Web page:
Smart thermostat maker Nest has plenty of experience helping utilities manage peak demand through its Rush Hour Rewards program, which involves pre-cooling participating homes in anticipation of an energy rush hour and throttling AC usage during such a period. This spares the utility company the high cost associated with bringing additional power plants online while earning the user a sweet reward. Nest now intends to wield similar magic on the generation side of the energy equation.
Rooftop solar installer SolarCity announced a partnership with Nest today in which it will give away 10,000 Nest Learning Thermostats to select, new customers in California. The campaign, announced in a blog post, requires that the customer have Nest-compatible central air-conditioning units.
It is pertinent to note here that Google has invested more than $580 million in SolarCity over the last five years, with the latest investment coming as recently as February.
SolarCity says its Nest partnership is aimed at helping users of its photovoltaic systems maximize energy savings, and will ultimately usher in an era where "SolarCity can regulate the home's air conditioner, pool pump and other appliances based on the availability of inexpensive, clean solar power."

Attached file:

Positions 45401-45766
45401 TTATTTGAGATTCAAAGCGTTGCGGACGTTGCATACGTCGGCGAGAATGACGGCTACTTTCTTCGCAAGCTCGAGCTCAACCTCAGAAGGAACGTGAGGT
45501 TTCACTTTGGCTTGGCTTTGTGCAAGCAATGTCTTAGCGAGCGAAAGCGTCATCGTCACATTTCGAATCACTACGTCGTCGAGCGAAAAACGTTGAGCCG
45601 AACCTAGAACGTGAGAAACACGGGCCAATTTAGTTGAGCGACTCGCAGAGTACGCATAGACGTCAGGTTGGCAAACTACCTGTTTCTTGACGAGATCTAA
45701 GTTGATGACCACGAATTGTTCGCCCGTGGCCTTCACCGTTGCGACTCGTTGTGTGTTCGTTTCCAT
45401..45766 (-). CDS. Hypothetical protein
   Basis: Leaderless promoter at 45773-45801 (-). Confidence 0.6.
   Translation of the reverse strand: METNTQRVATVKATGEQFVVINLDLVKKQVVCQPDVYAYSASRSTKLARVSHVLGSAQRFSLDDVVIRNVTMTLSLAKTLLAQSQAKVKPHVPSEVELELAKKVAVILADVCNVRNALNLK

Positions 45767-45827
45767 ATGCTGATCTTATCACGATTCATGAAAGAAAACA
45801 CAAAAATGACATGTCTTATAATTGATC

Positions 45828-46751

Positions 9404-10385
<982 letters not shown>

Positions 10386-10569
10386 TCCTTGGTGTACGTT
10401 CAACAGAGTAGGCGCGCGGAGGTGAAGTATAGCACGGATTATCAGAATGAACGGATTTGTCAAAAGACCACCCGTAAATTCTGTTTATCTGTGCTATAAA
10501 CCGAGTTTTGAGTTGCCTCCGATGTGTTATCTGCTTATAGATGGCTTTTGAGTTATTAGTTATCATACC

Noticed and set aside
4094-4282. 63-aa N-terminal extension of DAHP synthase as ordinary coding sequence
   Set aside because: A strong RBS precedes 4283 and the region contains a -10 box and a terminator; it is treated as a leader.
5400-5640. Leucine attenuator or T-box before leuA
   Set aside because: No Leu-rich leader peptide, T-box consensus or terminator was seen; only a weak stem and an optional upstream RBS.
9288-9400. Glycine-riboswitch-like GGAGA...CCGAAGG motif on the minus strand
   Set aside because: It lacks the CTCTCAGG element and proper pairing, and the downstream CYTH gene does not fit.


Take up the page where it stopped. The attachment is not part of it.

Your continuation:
The company outlined a scenario in which the Nest automatically shuts off the AC while you're at work, and begins pre-cooling the home using power from the PV array just as you're about to return. The idea is that this entire solar energy-based pre-cooling exercise will lessen your dependence on the grid during evenings--when demand peaks, but the PV system is offline--and deliver maximum energy savings.
Why this matters: The two companies are hinting that we could see much tighter integration between PV systems and smart-home products as a result of this partnership. That's why it appears to be a win-win situation for everyone involved: SolarCity, Google, and and their customers.
"This initial deployment will be the distributed project in the U.S. where we learn and implement new standards for what's possible and what is in the shared interests of customers, solar companies, utilities, and the grid," Nest Energy Products Director Ben Bixby told Utility Drive.
Sign up for Computerworld eNewsletters.